In a startling turn of events, China is now calling for an end to the conflict in Syria. AFP reports that the country will send an envoy to Saudi Arabia, Egypt and France to discuss a solution:
“Foreign ministry spokesman Liu Weimin said the visit by Assistant Foreign Minister Zhang Ming would ‘increase communication and consultations with parties concerned over the political resolution of the Syrian crisis’.
It was hoped the talks with Saudi Arabia, Egypt and France would ‘build up consensus and push for a fair, peaceful and proper solution of the Syrian issue’, Liu told a regular briefing.
Syria’s Foreign Minister Walid Muallem said Wednesday that Damascus was ready to cooperate with Beijing’s six-point plan after meeting Chinese envoy Li Huaxin, the country’s former ambassador to Damascus.
Damascus was also ready to ‘cooperate with the envoy of the United Nations’ and the Arab League, former UN secretary general Kofi Annan, who is due in Syria on Saturday, Muallem said.”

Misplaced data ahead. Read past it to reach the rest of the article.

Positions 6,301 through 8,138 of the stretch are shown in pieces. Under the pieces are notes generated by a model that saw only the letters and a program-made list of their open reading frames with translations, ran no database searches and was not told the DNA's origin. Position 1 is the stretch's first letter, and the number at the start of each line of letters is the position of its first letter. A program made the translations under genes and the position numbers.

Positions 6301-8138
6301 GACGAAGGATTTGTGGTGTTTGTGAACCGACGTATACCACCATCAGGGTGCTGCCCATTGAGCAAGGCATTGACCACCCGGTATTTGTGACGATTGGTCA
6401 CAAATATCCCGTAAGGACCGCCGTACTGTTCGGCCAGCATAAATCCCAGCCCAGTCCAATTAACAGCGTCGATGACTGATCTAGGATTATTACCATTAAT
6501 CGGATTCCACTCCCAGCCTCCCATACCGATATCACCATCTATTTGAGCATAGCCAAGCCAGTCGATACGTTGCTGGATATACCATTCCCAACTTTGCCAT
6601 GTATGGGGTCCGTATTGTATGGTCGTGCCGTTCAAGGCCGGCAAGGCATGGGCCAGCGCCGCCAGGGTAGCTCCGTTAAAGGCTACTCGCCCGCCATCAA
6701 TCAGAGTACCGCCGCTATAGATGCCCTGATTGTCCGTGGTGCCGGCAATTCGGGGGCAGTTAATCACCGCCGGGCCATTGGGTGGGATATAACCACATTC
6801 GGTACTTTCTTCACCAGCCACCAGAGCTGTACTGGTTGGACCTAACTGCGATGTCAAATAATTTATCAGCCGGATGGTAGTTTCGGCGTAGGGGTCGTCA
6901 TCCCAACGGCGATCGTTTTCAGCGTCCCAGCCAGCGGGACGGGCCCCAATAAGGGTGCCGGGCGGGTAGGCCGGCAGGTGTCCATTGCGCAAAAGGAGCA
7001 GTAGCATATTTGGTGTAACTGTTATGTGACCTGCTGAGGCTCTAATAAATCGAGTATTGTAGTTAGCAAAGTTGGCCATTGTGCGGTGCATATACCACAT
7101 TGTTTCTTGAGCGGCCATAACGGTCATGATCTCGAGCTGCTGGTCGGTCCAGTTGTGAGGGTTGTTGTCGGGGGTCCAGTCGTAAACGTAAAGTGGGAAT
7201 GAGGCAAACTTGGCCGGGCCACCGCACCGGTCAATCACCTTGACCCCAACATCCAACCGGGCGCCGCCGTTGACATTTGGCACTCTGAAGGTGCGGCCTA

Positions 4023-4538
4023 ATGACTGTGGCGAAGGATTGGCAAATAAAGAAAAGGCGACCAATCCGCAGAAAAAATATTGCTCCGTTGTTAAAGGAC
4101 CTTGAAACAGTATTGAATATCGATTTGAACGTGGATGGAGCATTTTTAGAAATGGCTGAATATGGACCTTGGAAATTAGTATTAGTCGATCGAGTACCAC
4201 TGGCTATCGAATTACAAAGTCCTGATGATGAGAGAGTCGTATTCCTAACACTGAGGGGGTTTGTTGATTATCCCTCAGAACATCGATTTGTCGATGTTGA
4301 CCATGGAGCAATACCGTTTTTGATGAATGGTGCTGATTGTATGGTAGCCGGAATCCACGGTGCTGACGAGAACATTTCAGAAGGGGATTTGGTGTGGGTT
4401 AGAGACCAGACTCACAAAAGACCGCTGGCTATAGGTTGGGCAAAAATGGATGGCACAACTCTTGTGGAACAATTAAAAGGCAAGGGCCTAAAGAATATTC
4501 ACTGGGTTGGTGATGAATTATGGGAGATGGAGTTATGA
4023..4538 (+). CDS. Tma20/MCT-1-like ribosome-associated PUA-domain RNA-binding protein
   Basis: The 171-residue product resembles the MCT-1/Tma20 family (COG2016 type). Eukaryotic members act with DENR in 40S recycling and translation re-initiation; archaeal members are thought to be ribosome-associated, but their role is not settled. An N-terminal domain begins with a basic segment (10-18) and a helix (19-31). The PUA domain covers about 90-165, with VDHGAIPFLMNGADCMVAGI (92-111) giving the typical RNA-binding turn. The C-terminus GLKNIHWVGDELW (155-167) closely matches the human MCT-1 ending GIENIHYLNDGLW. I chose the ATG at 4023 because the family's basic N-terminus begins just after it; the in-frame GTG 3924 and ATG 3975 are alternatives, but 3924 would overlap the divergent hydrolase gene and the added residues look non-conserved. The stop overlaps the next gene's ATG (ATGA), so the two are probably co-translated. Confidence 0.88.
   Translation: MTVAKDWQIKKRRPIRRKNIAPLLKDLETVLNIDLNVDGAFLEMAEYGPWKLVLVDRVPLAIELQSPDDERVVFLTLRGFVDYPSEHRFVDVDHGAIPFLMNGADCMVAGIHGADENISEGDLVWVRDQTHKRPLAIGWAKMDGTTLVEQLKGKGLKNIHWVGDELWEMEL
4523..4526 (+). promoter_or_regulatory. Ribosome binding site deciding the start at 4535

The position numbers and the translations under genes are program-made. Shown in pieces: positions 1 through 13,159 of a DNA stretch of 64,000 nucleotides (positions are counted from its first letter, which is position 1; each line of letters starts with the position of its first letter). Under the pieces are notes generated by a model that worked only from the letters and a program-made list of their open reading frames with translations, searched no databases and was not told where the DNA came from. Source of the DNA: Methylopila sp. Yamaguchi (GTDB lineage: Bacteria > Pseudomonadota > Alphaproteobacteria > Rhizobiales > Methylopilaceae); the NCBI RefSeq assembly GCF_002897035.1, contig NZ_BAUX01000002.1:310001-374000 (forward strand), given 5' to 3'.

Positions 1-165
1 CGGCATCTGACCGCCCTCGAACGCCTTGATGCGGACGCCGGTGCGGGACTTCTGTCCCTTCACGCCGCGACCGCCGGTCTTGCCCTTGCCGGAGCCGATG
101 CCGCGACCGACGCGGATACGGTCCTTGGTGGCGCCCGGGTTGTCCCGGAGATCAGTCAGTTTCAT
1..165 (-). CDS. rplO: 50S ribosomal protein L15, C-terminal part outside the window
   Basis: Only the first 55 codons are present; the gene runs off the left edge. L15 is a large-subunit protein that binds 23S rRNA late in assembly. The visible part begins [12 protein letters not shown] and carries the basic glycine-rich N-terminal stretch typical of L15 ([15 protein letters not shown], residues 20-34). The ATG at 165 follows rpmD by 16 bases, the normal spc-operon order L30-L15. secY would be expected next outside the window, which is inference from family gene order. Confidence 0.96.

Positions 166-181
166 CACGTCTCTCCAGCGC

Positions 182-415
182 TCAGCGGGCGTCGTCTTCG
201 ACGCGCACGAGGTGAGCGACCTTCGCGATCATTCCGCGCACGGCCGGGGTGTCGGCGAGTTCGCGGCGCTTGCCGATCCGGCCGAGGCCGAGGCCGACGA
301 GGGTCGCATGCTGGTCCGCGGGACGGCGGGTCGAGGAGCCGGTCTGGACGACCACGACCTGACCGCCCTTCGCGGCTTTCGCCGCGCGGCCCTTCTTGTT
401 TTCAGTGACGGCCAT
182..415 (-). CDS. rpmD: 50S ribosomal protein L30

However, in keeping with his trend of being sceptical over Middle Eastern negotiations, French Foreign Minister Alain Juppe said he was pessimistic the UN would successfully pass any resolution regarding intervention in the war-torn country. Reuters reports that
“The Security Council is scheduled to meet Monday to discuss the Arab Spring uprisings at a high-level meeting that will likely focus on the conflict in Syria.
The United States has drafted a resolution condemning Syria’s crackdown on protesters but the proposal faces a possible veto by Russia and China, which have so far shielded Syria from international action.
Some EU foreign ministers have been hoping that the end of the Russian presidential election last week might be an opportunity for a change in Moscow’s stance.
‘We were hoping that once the elections in Russia were over dialogue with the Russian authorities could be more consensual,’ Juppe said at a meeting of EU foreign ministers in Copenhagen.
‘But for the moment this hope has not been confirmed … Russia continues to block it on different points and there is not an agreement on the text of this resolution. I don’t know if things will evolve here between now and Monday.'”
What do you think? Is there any hope for peace in Syria? Does it lie in international intervention?
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